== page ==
DSS-41 Island Lagoon


 

Island Lagoon

DSS-41, Island Lagoon, c. 1963.

This is the original L-Band configuration which was used mainly for the Ranger missions. With thanks to Don Gray.
Scan: Colin Mackellar. Click image for a 320kb version, or here for a 1.5MB scan. (larger versions on request.)


Island Lagoon

DSS-41, Island Lagoon, 1966.

The antenna is here configured for both L-Band and S-Band operations.

Click the image for a larger version, or here for the highest resolution scan (460kb).
Photo: Taken by Pat Delgado from the cherry-picker.


DSS-41 was the first Deep Space Tracking Station to be built outside the US. It was built for the Deep Space Instrumentation Facility – which became the Deep Space Network in December 1963. Until the DSN was formed, the station was known as DSIF-41. (Likewise, Tidbinbilla, the second Australian DSIF station, was known initially as DSIF-42.)

The Woomera station was the second of three stations to form the first global tracking network.

The first DSIF 26m (85 foot) antenna had been built at Goldstone in California in 1958. Island Lagoon was built in 1960, and the Johannesburg station was built in 1961.

 

Construction

In early 1959, a location for the Woomera station had been selected in a natural depression on the north-eastern shore of the Island Lagoon dry salt lake – and construction began in May 1960.

The 26 metre (85 foot) polar-mounted antenna was assembled by the Blaw-Knox company under the supervision of a JPL team led by Walt Larkin. The antenna design was the same as that of DSIF-11, the Pioneer Station at Goldstone in California.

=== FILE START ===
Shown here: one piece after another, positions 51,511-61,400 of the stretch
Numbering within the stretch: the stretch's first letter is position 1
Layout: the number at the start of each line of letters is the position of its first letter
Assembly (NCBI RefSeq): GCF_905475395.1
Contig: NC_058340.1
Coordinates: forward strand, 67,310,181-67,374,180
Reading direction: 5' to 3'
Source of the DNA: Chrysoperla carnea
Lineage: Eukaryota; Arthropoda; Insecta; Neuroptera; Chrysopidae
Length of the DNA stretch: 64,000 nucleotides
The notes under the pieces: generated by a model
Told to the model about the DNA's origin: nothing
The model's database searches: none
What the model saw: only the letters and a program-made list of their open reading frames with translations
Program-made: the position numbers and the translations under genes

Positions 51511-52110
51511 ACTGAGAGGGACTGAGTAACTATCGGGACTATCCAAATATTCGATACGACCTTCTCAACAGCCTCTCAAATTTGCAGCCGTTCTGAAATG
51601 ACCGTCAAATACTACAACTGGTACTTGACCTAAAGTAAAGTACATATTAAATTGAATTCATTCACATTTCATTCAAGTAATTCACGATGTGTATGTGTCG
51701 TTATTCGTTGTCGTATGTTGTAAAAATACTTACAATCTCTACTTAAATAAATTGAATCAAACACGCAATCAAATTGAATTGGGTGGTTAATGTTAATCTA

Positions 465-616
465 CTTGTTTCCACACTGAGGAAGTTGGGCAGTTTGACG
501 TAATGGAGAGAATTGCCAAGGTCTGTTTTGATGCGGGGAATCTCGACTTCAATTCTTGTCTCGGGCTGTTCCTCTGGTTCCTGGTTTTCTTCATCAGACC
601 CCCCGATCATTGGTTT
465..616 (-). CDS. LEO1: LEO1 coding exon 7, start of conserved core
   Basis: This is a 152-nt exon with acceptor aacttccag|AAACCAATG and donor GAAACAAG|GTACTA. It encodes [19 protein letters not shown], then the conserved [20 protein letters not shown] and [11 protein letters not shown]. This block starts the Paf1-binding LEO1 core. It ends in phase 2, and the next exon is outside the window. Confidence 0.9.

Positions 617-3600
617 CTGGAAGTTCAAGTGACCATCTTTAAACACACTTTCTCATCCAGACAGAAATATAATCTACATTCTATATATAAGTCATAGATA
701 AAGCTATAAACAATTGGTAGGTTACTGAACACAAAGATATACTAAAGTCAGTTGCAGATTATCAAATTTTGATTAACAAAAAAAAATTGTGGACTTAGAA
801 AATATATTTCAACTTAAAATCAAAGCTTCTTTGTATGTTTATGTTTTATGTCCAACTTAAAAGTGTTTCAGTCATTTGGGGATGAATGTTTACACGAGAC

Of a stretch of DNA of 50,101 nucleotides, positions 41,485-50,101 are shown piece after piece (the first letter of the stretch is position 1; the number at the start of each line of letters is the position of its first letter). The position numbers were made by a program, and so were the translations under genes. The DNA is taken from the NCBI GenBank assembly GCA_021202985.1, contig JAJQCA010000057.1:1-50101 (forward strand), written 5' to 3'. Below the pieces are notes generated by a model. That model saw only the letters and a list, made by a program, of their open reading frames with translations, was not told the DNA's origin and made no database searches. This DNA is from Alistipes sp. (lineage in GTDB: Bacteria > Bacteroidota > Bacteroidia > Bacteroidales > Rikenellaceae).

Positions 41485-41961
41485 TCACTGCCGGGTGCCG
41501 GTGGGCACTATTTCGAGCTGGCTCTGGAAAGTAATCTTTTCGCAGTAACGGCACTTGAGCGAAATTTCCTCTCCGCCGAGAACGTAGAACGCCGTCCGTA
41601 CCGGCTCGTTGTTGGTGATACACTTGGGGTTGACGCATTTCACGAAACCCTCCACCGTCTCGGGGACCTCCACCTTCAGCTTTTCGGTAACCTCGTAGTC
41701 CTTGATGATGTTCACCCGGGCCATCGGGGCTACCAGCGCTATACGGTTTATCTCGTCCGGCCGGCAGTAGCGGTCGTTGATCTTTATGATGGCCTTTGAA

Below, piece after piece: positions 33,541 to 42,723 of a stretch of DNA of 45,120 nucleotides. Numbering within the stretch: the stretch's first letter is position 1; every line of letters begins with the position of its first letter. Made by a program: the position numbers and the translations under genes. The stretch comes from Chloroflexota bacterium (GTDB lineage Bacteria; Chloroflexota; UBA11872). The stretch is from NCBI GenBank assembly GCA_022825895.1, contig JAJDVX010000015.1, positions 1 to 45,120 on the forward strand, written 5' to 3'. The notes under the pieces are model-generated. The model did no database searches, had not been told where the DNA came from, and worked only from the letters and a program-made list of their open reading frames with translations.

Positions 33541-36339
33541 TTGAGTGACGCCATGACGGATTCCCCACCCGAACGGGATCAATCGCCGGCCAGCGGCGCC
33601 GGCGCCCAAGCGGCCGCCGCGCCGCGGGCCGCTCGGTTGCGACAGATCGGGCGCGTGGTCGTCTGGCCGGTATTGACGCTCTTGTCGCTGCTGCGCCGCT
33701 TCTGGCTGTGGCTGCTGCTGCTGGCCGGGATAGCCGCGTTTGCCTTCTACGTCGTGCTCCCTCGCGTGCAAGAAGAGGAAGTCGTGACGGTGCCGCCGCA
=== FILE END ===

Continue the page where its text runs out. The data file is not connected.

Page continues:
Between August and November 1960, Richard K Mallis from JPL supervised the JPL / Collins Radio team as they installed the electronics. Dick had earlier assisted in the construction of the Pioneer Station. Soon after, he supervised the same work for the third (virtually identical) DSIF station at Johannesburg.

Island Lagoon

DSS-41, Island Lagoon, early days.

Richard Mallis explains that the control building was not finished in time for the launch of Ranger I (launched 23 August 1961), so various subsystems, housed in four trailers, were interconnected via a long shed near the antenna.

He writes,

“When you examine the photo you can see the building with the trailers on the right. To the left is the new building. This photo must have been taken during the transition from the trailers to the new building.

If you look carefully you can see that one of the four trailers has departed but three still remain.”

Click here for a larger version, or here for a 1.1MB version.

Photo with thanks to Richard Mallis – sourced from the Picture Album of the Deep Space Network, compiled by N A Renzetti and D Worthington. (Mike Dinn recalls that Dr Renzetti had photos of the various stations displayed along the corridors at JPL.) Scan: Colin Mackellar.


Island Lagoon

DSIF-41, Island Lagoon, 14th December 1961.

This is the original L-Band configuration which was used mainly for the Ranger missions. See the full size scan here. (1.4MB) Scan: Jan Delgado.